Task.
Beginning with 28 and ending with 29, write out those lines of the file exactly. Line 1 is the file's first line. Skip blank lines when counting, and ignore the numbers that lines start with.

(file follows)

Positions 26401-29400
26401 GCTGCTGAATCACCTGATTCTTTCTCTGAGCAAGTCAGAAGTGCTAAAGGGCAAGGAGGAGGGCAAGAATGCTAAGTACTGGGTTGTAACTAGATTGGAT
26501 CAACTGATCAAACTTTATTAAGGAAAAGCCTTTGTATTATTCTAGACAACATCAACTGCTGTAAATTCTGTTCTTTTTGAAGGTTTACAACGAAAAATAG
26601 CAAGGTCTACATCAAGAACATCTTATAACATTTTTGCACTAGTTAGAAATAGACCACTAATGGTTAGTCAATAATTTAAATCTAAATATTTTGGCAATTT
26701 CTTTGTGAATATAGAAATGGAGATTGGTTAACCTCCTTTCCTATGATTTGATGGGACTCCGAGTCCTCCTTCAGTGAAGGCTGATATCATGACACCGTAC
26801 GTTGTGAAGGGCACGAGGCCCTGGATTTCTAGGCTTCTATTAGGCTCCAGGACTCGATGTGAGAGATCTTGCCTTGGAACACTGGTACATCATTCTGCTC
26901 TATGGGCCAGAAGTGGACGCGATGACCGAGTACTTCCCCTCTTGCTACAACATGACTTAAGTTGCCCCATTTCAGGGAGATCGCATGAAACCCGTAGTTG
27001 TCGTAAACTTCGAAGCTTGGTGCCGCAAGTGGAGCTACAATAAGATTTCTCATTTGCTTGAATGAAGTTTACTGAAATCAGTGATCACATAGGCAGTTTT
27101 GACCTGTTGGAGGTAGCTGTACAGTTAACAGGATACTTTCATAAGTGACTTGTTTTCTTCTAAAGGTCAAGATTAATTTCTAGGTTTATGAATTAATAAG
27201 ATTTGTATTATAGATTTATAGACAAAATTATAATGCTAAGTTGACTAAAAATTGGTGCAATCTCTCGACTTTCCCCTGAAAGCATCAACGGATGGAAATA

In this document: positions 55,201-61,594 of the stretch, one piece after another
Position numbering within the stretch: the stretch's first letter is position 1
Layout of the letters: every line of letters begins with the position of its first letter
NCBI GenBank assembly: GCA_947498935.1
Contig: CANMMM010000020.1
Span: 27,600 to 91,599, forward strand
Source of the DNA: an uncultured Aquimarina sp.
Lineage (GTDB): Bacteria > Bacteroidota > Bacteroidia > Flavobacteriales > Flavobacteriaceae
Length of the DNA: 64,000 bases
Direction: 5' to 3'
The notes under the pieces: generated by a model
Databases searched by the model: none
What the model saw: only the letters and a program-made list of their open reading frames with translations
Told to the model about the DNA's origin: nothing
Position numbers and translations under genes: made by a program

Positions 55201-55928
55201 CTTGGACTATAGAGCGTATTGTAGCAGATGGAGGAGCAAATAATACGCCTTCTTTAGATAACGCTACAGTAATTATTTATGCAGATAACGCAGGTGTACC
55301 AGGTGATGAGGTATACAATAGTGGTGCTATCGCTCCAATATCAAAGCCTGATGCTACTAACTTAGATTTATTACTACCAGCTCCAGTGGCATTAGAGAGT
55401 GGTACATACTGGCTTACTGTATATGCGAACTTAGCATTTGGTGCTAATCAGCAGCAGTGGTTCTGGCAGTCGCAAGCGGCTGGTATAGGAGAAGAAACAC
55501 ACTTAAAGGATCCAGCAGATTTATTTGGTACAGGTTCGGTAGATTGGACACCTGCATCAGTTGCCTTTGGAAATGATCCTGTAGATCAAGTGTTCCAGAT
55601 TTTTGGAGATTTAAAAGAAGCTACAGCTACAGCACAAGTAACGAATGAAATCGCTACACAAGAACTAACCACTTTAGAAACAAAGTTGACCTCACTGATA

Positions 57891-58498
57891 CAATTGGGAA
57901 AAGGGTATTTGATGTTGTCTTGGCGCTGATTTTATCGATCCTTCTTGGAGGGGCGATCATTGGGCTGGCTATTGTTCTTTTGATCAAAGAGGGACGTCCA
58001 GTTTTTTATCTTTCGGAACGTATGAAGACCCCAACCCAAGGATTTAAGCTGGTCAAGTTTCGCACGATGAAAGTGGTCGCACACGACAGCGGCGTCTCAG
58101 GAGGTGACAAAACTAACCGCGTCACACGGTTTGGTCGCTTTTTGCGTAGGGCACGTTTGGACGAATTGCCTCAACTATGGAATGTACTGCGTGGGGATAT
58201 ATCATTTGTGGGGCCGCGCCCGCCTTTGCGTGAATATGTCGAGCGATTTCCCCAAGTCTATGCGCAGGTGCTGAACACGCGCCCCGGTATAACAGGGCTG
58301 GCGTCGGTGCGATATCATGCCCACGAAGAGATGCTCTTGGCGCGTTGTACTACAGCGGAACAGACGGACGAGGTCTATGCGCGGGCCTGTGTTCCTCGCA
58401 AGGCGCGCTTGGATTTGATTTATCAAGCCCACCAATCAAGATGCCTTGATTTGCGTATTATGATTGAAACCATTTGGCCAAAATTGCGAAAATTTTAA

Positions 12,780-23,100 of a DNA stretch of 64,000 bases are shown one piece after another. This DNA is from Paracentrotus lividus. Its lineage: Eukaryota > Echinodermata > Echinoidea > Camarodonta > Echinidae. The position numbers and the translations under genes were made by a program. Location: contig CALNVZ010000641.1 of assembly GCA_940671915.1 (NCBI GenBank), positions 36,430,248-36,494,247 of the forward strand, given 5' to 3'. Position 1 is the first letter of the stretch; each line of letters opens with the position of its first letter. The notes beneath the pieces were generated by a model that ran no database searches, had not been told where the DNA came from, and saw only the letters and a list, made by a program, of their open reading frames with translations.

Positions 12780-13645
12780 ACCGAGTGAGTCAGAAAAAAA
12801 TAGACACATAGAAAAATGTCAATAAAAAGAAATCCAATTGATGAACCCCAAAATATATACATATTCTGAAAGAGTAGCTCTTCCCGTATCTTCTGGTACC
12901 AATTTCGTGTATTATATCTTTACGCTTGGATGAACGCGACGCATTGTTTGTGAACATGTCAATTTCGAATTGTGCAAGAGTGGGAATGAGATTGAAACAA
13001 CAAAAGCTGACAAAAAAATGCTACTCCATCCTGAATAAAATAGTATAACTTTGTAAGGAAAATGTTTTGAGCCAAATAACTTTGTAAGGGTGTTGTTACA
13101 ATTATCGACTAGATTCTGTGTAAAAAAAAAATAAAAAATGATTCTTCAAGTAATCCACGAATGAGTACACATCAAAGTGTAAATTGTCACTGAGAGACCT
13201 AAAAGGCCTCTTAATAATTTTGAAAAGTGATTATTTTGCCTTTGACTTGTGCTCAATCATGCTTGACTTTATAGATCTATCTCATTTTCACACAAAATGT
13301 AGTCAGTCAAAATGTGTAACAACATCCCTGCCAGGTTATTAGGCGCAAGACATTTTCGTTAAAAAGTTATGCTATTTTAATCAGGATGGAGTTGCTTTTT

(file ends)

55301 AGGTGATGAGGTATACAATAGTGGTGCTATCGCTCCAATATCAAAGCCTGATGCTACTAACTTAGATTTATTACTACCAGCTCCAGTGGCATTAGAGAGT
55401 GGTACATACTGGCTTACTGTATATGCGAACTTAGCATTTGGTGCTAATCAGCAGCAGTGGTTCTGGCAGTCGCAAGCGGCTGGTATAGGAGAAGAAACAC